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December 20, 2017

Spirited Banderas Bay Blast

Last week’s Banderas Bay Blast generated almost 40,000 pesos in donations for school lunches and supplies for kids who need assistance. The racing was spirited, even though the hype was that it was a “non-serious” regatta. There were 26 boats entered and racing on the first day, Tuesday, in three classes: the heavy cruisers and under 36 feet, the “plastic fantastics” over 36 feet, and the light racer-cruisers that rated under 90 PHRF.

Lee Pryor’s J/120 Sirocco in racing trim.

© Mike Fratantoro

The Tuesday course included a 1.6-mile upwind leg followed by an 8-mile reach to the Nuevo Vallarta jibe mark and then the finish at Marina Riviera Nayarit. Sirocco led the fleet at the jibe mark and was first to finish the 14-mile race.

The Wednesday race was to Punta de Mita anchorage, length about 9 miles. Unfortunately, the approaching weather system and cloud cover canceled the regular thermal conditions, which caused most of the fleet to begin motoring to the finish. Dinner was waiting! To everyone’s surprise, an 18-knot northwest wind lasted long enough to allow boats to resume racing and finish under white sails. The after-race party included the initiation ceremony for members of the Punta Mita Yacht and Surf Club. The entry fees go to the fundraising effort. To be a voting member, one must subject their rear end to be pleasantly assaulted by the vivacious commodore’s carbon-fiber paddle.

The Thursday race was a reverse start at the Punta de Mita anchorage, with the 12-mile leg to the Nuevo Vallarta race buoy. Local knowledge paid off to head east along the beach rather than go out to the middle of Banderas Bay. If you started on a port jibe, you were with the early finishers. If you started and continued on a starboard jibe, it was slow going. The after-race party was hosted by Vallarta Yacht Club, with free slips compliments of Paradise Village Marina.

Post-race festivities at Vallarta Yacht Club

© Andy Barrow

Straws Suck

It’s a well-used comment but still so appropriate. Like most single-use plastic items (water bottles, etc.) straws literally and truly suck. We are reminded too often when we get a drink and kick ourselves for forgetting to say "skip the straw."

The point was made again with a new video from Sailors for the Sea with a guest appearance from Ian Walker, winner of the last Volvo Ocean race with Abu Dhabi. Beyond winning the race, Ian, and all of the last Volvo Ocean Race participants, came home overwhelmed by the plastics in the ocean. Enough so that, for the 2017/2018 edition, the entire event has made the environmental effort and message much more significant, and individual teams such as Sailors for the Sea partner Vestas 11th Hour Racing and, obviously, Turn the Tides on Plastics have made it central to their campaign.

Volvo winner Ian Walker speaks up for the seas with #skipthestraw.  

© 2017 Sailors for the Sea

This past weekend we were lucky enough to crew for Jamis MacNiven, owner of Buck’s of Woodside, aboard his Swedish made Delta 40 motoryacht Valkyrie for the Farallon Patrol, in which members provide volunteer transportation services for Farallon Islands researchers and their needed supplies. One takeaway was the incredible beauty of the islands and wildlife preserved in their natural state. Another, after talking with researchers, was the fragility of the ecosystem. Despite local success, there’s a long way to go to create a sustainable planet.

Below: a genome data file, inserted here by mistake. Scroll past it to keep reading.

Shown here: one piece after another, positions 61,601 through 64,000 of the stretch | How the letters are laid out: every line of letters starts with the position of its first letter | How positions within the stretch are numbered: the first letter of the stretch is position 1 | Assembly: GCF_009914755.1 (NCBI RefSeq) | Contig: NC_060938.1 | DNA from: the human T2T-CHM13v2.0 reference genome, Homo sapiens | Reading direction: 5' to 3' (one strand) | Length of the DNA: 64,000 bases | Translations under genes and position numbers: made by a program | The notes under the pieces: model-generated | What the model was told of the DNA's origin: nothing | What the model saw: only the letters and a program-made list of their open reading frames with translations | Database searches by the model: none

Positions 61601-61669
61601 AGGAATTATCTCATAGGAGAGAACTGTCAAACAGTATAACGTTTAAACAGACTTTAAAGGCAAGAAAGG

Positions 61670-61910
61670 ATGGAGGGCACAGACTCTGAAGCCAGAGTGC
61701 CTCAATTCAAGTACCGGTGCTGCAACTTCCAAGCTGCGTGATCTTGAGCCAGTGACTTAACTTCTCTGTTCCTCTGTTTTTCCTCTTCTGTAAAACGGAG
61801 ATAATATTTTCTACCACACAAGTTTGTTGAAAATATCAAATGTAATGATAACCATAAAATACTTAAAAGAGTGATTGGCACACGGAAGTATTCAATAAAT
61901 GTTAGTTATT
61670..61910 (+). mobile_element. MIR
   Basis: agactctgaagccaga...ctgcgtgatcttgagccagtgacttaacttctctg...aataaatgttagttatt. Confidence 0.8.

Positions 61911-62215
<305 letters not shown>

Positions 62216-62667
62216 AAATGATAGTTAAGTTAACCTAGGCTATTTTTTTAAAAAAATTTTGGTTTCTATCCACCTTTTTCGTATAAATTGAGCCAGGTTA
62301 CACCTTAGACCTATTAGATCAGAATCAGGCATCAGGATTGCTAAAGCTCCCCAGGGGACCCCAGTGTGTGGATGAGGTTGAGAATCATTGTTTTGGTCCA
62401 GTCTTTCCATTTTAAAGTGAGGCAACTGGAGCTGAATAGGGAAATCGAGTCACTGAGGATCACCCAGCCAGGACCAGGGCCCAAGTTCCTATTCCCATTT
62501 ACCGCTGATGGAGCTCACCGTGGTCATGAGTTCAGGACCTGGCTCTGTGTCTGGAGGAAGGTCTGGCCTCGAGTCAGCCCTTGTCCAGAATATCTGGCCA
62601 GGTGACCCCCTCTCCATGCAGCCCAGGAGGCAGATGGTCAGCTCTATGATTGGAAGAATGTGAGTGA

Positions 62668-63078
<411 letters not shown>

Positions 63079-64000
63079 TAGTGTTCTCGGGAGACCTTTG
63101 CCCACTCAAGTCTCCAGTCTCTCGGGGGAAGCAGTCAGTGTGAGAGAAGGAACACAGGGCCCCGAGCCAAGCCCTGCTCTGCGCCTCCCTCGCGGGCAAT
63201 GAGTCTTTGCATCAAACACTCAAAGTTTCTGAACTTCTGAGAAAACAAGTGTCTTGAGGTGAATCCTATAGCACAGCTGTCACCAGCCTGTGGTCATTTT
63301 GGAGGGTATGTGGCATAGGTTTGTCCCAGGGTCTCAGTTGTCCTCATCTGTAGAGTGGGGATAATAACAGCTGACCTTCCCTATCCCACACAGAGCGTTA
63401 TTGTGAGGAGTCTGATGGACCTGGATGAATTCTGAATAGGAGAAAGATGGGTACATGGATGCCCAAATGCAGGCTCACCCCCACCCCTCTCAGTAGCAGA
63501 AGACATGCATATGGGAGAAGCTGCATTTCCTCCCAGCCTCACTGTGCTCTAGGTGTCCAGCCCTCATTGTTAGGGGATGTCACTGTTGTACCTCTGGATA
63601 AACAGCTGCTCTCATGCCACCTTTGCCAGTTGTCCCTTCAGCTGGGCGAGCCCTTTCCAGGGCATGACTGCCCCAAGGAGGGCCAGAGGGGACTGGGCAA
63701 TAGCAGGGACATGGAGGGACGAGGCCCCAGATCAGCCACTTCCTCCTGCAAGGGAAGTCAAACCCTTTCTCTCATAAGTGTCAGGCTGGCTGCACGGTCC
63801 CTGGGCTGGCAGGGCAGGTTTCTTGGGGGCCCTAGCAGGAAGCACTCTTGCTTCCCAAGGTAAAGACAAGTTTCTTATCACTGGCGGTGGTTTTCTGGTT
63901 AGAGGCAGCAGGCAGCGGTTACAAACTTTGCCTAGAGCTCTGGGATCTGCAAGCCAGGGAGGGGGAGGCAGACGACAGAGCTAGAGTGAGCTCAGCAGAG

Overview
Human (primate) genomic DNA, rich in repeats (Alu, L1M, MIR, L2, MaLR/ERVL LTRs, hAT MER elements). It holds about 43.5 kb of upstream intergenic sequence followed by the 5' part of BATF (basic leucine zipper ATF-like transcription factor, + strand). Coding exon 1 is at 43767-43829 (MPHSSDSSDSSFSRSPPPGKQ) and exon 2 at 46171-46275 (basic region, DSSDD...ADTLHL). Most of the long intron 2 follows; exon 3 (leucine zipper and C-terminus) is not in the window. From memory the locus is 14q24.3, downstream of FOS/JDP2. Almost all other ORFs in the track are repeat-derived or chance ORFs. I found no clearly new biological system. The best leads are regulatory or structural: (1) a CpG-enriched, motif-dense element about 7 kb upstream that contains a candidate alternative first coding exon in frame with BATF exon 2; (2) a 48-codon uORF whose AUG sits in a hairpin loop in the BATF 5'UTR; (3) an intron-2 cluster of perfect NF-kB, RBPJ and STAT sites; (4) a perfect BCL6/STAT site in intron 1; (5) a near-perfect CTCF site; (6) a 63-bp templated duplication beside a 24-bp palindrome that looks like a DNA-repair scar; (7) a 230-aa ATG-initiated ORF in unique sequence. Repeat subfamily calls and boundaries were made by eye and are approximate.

The Farallon Islands are magnificent on a brilliant December day. You can read more about our Farallon Islands trip in the January issue of Latitude 38, coming out on December 29. 

©2017Latitude 38 Media, LLC

We know sailors everywhere are on board with helping sustain the seas and helping prevent single-use plastics, such as the 500 million straws used every day in the US, from ever entering the ocean. However, like the bartender in the video, it would help me and all of us remember to skip it if straws were offered at the yacht club by request rather than supplied automatically.

The Farallon Patrol carries food and other supplies to the solar-powered island in reusable plastic containers.

©2017Latitude 38 Media, LLC

Sailors for the Sea was founded to connect sailors to the mission. Videos such as this help get the message out, plus partnerships with events such as the America’s Cup and Summer Sailstice help to support both sailing and sustainability. Remember #skipthestraw.

François Gabart finishes a speedy solo lap of the planet. © 2017 Macif Course au Large Yesterday afternoon, after 42 days, 16 hours and 40 minutes at sea, 34-year-old sailor François Gabart shattered the solo round-the-world record, knocking nearly six and a half days off countryman Thomas Coville’s already impressive record from last year aboard Sodebo Ultim’.
Well, since you asked for readers’ observations about this windy weekend, here’s one sailor’s perspective: Saturday approached its boisterous expectations, although the wind wasn’t particularly noteworthy for SF Bay; its strength was less than on a typical summer afternoon.